Skip to main content

Fibonacci's Rabbits - Adam Hart-Davis ****

I'm not a great fan of '50 things' type books, though they seem eternally popular, but as was the case with Adam Hart-Davis's psychology title in the same series (Pavlov's Dog), I was pleasantly surprised, in part because the topic was well-suited to the format, and in part because the Hart-Davis has three pages of text to play with rather than just an illustrated spread.

After giving us some foundational and historical aspects of mathematics, from the origins of base 10 and base 60 to pi and zero, Hart Davis gets onto more meaty material, ranging through everything from chaos theory to game theory, plus some lighter weight but enjoyable mathematical deviations such as the Fibonacci sequence rabbits in the book's title, or the strange 3D shapes known as scutoids. It's all easy reading - no mathematical experience required - and a good way to get a feel for the way that maths is so much more than arithmetic, geometry and algebra.

One minor irritation is the way that every item is titled as a question, some of which aren't actually answered in the text. So, for example, we get 'How big is infinity?', which gives us a quick tour of ancient Greeks, Galileo and Cantor, but (perhaps thankfully) doesn't actually attempt to address the question. This entry also demonstrated why this format has its limits on a big topic (no pun intended) like infinity. Hart-Davis mentions, for example, Hilbert's Hotel - but doesn't take the reader through what's involved, so we just get a vague statement that Hilbert used a series of ingenious proofs to show that despite the infinite set of rooms being full, an infinite set of extra guests can be accommodated. There's no point saying this unless it's opened up in a bit more detail.

Despite a few issues with generalisation like this, though, it's a readable and enjoyable exploration for the key aspects of mathematics, plus some of the fun bits.

Paperback:   
Using these links earns us commission at no cost to you
Review by Brian Clegg

Comments

Post a comment

Popular posts from this blog

Magdalena Zernicka-Goetz - Four Way Interview

Magdalena Zernicka-Goetz is Professor of Mammalian Development and Stem Cell Biology at the University of Cambridge, and Bren Professor in Biology and Bioengineering at Caltech. She has published over 150 papers and book chapters in top scientific journals and her work on embryos won the people’s vote for scientific breakthrough of the year in Science magazine.Her new book, co-authored with Roger Highfield, is The Dance of Life: symmetry, cells and how we become human.

Why science?

I fell in love with biology when I was a child because I loved doing experiments and seeing what happened. It was fascinating and enormous fun. I also fell in love with art at the same time. Art and science are both based on experiments and uncovering new paths to understand the world and ourselves. Why do we think the way we think? Where do our feelings come from? Is the 'right' answer always right? Where do we come from? How do parts of our body communicate with each other?  What is the nature of ti…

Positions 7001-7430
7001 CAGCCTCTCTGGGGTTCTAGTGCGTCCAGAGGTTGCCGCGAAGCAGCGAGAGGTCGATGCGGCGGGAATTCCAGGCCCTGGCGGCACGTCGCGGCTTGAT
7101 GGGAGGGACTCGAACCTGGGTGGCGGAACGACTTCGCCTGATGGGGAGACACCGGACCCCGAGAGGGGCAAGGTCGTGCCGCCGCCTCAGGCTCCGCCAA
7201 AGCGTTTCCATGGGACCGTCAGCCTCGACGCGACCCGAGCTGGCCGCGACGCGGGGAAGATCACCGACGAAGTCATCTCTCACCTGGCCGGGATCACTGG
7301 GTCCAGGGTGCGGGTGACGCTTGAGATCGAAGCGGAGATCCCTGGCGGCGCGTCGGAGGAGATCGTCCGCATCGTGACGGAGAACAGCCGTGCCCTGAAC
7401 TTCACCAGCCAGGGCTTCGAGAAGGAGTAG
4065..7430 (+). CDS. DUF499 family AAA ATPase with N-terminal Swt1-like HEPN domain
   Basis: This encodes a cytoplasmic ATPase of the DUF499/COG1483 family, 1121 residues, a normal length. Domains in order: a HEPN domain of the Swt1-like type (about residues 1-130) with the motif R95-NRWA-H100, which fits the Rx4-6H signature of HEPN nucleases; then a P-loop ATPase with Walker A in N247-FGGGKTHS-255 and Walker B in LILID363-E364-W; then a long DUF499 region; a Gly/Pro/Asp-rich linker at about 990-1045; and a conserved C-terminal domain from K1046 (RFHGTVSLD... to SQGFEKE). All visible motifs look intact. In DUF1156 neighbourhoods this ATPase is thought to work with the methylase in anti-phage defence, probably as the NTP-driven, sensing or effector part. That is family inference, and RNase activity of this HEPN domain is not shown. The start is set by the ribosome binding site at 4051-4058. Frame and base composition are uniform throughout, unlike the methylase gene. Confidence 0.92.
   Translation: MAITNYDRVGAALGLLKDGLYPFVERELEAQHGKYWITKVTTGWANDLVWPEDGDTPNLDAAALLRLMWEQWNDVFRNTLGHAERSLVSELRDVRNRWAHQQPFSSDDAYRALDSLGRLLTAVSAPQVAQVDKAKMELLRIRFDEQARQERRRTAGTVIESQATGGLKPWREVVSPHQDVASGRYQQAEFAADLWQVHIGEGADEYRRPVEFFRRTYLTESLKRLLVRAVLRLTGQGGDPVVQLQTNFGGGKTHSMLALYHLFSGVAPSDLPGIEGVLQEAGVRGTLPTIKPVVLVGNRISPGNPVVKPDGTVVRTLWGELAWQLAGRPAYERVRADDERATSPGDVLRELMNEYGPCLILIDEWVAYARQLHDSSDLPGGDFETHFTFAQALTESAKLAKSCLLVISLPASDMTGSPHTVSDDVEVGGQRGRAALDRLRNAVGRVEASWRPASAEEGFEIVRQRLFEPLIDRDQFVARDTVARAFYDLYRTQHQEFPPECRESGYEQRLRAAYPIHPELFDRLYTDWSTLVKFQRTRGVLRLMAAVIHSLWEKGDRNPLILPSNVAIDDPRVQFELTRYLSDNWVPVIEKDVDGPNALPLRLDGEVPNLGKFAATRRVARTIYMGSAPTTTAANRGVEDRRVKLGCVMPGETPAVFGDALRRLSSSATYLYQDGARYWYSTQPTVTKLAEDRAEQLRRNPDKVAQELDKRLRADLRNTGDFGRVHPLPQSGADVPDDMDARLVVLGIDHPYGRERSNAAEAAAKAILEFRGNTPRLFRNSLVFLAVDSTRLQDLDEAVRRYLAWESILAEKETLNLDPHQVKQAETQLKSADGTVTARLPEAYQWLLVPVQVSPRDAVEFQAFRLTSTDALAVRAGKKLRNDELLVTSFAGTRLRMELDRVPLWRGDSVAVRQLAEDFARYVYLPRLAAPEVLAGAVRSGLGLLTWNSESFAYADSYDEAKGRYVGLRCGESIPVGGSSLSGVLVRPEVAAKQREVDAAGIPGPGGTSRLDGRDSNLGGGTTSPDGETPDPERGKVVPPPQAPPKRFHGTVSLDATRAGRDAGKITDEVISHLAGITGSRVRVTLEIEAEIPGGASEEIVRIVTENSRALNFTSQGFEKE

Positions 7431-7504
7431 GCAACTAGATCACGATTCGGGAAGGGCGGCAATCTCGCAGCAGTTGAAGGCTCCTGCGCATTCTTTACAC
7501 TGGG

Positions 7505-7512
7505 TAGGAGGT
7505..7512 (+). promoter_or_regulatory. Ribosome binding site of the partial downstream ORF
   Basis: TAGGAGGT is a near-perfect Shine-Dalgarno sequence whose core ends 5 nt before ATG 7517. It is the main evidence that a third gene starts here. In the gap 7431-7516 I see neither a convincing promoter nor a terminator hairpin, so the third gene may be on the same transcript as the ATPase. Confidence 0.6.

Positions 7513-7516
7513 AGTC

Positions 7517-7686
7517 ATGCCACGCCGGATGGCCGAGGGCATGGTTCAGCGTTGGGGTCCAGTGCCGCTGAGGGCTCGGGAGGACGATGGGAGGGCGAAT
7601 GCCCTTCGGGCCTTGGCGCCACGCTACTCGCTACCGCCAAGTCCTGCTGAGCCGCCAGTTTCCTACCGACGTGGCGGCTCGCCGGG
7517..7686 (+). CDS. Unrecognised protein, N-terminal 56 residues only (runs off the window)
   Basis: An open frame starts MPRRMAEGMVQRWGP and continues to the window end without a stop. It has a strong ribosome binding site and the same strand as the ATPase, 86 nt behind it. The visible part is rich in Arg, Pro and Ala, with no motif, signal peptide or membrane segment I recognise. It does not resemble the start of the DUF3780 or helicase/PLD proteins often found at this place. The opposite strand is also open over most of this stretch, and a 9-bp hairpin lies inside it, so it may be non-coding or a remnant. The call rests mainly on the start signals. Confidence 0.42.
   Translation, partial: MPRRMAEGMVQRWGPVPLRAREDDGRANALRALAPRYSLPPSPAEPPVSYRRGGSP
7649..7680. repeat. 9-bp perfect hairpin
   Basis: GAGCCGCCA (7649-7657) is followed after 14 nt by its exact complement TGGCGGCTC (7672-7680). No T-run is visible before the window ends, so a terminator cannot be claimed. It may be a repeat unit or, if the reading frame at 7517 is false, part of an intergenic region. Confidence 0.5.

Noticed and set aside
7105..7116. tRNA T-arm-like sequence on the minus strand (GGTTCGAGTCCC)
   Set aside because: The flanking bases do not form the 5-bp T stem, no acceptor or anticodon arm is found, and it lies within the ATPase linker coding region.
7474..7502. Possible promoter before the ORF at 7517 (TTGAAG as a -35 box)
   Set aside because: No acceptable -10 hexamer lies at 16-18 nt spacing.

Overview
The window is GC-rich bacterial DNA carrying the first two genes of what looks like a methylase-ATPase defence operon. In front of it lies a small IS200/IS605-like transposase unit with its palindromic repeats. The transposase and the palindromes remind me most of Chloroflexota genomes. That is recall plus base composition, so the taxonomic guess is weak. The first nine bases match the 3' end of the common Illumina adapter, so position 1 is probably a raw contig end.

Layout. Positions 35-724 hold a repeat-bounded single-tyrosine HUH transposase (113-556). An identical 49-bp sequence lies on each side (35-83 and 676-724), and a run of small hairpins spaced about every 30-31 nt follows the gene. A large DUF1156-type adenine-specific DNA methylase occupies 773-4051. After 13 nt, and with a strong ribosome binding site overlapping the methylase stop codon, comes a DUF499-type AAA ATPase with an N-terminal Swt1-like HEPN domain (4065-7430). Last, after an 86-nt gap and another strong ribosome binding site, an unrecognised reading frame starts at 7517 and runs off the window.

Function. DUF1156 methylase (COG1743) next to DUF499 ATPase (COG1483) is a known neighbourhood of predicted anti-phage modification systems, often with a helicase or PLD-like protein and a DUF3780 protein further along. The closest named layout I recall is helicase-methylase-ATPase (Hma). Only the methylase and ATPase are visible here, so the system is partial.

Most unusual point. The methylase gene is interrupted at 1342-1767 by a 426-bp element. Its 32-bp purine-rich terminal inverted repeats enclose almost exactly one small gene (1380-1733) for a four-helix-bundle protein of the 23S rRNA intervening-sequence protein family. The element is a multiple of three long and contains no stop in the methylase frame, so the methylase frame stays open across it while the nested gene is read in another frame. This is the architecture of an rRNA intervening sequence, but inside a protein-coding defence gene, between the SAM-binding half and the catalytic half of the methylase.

The Dance of Life - Magdalena Zernicka-Goetz and Roger Highfield ****

There is without doubt a fascination for all of us - even those who can find biology a touch tedious - with the way that a tiny cellular blob develops into the hugely complex thing that is a living organism, especially a human. In this unusual book which I can only describe as a memoir of science, Magalena Zernicka-Goetz, assisted by the Science Museum's Roger Highfield, tells the story of her own career and discoveries.

At the heart of the book, and Zernicka-Goetz's work, is symmetry breaking, a topic very familiar to readers of popular physics titles, but perhaps less so in popular biology. The first real breakthrough from her lab was the discovery of the way that a mouse egg's first division was already asymmetrical - the two new cells were not identical, not equally likely to become embryo and support structure as had always been thought.  As the book progresses, throughout the process of development we see how different symmetries are broken, with a particular focus on…

Meera Senthilingam - Four Way Interview

Meera Senthilingam is currently Content Lead at health start-up Your,MD and was formerly International Health Editor at CNN. She is a journalist, author and public health researcher and has worked with multiple media outlets, such as the BBC, as well as academic institutions, including the LSHTM and Wellcome Trust. She has Masters Degrees in Science Communication and the Control of Infectious Diseases and her interests lie in communicating global health issues to the general public through journalism and working with global health programmes. Her academic research to date has focused on tuberculosis, particularly the burden of drug-resistant tuberculosis and insights into the attitudes and behaviours of the people most affected. Her new book is Outbreaks and Epidemics: battling infection from measles to coronavirus.

Why science?

I have always found science fascinating and have always had a strong passion for it. My friends in high school used to find it amusing to introduce me to people…